Proof:A ∩ (B∪C) ⊆ (A∩B) ∪ (A∩C)

From CS2800 wiki
[math]A \href{/cs2800/wiki/index.php/%E2%88%A9}{∩} (B\href{/cs2800/wiki/index.php/%E2%88%AA}{∪}C) \href{/cs2800/wiki/index.php/%E2%8A%86}{⊆} (A\href{/cs2800/wiki/index.php/%E2%88%A9}{∩}B) \href{/cs2800/wiki/index.php/%E2%88%AA}{∪} (A\href{/cs2800/wiki/index.php/%E2%88%A9}{∩}C) [/math]
Proof:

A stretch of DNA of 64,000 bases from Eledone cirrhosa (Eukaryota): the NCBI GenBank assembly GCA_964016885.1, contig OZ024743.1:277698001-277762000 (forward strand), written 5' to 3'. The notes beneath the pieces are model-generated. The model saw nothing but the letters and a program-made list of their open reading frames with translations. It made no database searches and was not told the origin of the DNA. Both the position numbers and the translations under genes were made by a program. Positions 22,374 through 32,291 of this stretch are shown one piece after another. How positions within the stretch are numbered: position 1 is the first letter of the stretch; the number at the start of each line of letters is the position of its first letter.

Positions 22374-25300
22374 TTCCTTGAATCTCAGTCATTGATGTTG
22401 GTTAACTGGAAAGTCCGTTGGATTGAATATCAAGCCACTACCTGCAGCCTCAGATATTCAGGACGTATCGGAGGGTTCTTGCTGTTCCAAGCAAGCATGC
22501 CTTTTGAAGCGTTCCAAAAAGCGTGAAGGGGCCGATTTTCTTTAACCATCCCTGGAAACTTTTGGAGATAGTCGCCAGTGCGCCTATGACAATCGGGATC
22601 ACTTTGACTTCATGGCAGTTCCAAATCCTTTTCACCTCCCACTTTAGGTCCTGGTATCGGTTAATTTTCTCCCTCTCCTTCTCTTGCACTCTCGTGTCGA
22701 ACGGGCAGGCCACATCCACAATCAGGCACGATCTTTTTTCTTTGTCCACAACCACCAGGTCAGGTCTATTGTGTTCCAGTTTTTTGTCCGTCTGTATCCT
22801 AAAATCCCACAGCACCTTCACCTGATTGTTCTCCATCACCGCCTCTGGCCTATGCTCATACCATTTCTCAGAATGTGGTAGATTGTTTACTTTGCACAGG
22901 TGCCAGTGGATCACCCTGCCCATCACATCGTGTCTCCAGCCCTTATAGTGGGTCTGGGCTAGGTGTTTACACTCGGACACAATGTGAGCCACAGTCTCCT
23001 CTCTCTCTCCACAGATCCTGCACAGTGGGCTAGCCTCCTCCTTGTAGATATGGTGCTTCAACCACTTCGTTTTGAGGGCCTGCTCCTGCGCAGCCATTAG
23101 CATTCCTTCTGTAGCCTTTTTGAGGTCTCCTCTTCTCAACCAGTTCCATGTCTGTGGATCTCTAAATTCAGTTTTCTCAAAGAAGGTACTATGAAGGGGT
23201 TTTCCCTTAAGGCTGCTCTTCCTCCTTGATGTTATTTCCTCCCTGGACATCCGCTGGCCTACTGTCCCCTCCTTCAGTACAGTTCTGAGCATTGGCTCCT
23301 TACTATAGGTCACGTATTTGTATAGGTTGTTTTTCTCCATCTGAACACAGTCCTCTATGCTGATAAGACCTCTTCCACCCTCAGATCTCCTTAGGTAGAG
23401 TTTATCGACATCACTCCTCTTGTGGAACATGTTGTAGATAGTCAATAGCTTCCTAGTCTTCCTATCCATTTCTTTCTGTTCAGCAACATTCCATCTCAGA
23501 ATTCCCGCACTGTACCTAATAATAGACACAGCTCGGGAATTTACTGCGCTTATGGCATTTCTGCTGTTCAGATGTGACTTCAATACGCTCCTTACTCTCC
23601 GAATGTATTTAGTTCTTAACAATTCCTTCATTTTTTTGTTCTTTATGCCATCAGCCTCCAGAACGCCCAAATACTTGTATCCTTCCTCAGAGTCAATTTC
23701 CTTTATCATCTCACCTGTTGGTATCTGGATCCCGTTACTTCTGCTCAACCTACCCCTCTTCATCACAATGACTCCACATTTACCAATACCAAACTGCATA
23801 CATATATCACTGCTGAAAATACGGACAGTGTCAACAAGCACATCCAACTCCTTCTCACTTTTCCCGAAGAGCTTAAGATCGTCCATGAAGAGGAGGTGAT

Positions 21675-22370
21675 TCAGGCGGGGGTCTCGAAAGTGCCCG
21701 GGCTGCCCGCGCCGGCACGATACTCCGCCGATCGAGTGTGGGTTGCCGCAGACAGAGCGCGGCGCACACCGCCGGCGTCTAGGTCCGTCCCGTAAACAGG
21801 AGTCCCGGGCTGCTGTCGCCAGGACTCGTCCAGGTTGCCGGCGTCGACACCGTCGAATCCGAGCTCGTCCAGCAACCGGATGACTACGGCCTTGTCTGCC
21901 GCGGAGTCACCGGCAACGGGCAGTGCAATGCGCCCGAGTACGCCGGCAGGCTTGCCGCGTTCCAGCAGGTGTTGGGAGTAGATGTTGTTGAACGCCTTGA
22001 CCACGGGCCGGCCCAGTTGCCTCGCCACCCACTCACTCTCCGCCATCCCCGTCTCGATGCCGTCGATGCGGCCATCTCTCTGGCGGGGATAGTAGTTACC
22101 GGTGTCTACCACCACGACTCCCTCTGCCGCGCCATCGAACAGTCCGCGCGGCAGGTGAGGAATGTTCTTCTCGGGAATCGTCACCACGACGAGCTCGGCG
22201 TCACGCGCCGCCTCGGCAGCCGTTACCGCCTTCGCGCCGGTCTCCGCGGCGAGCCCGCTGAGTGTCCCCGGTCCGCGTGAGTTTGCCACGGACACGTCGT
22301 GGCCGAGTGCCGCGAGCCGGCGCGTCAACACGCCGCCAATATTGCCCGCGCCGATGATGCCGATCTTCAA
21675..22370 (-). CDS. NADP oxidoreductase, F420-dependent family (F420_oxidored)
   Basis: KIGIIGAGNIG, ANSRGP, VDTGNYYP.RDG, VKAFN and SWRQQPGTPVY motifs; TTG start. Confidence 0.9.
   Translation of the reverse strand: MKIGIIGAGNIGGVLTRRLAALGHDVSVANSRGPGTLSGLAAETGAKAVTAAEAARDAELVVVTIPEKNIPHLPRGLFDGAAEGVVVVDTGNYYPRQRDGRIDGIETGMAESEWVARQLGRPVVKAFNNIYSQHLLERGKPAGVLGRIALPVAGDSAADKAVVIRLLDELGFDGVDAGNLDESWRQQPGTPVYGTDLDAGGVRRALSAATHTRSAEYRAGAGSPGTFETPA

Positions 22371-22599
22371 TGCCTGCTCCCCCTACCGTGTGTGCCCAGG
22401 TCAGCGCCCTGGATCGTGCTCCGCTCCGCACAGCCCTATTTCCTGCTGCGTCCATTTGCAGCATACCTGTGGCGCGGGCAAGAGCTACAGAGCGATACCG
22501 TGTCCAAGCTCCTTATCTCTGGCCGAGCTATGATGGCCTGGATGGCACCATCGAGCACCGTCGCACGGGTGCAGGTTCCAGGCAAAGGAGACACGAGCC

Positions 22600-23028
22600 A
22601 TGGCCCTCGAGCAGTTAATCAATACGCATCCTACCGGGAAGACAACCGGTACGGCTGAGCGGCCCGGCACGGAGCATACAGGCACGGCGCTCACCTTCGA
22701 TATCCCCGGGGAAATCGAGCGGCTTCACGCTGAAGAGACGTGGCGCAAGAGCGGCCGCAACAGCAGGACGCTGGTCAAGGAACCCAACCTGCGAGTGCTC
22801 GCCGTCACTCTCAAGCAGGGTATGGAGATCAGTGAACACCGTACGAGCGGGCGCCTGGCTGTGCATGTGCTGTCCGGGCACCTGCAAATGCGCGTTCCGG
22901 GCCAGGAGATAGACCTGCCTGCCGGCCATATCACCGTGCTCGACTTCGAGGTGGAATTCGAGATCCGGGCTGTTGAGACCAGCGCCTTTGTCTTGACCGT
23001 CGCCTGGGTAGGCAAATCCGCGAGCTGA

Choose arbitrary sets [math]A [/math], [math]B [/math], and [math]C [/math]. We want to show to show that every [math]x \href{/cs2800/wiki/index.php/%E2%88%88}{∈} A \href{/cs2800/wiki/index.php/%E2%88%A9}{∩} (B \href{/cs2800/wiki/index.php/%E2%88%AA}{∪} C) [/math] is also in [math](A \href{/cs2800/wiki/index.php/%E2%88%A9}{∩} B) \href{/cs2800/wiki/index.php/%E2%88%AA}{∪} (A \href{/cs2800/wiki/index.php/%E2%88%A9}{∩} C) [/math]. Choose an arbitrary [math]x [/math] in the left hand side. Then [math]x ∈ A [/math] and [math]x ∈ B \href{/cs2800/wiki/index.php/%E2%88%AA}{∪} C [/math]. This means either (1) [math]x ∈ B [/math] or (2) [math]x ∈ C [/math]. In case (1), we have [math]x \href{/cs2800/wiki/index.php/%E2%88%88}{∈} A [/math] and [math]x \href{/cs2800/wiki/index.php/%E2%88%88}{∈} B [/math], so [math]x \href{/cs2800/wiki/index.php/%E2%88%88}{∈} A \href{/cs2800/wiki/index.php/%E2%88%A9}{∩} B [/math], and thus [math]x \href{/cs2800/wiki/index.php/%E2%88%88}{∈} \href{/cs2800/wiki/index.php/RHS}{RHS} [/math]. Case (2) is similar. In either case, [math]x \href{/cs2800/wiki/index.php/%E2%88%88}{∈} RHS [/math], as required.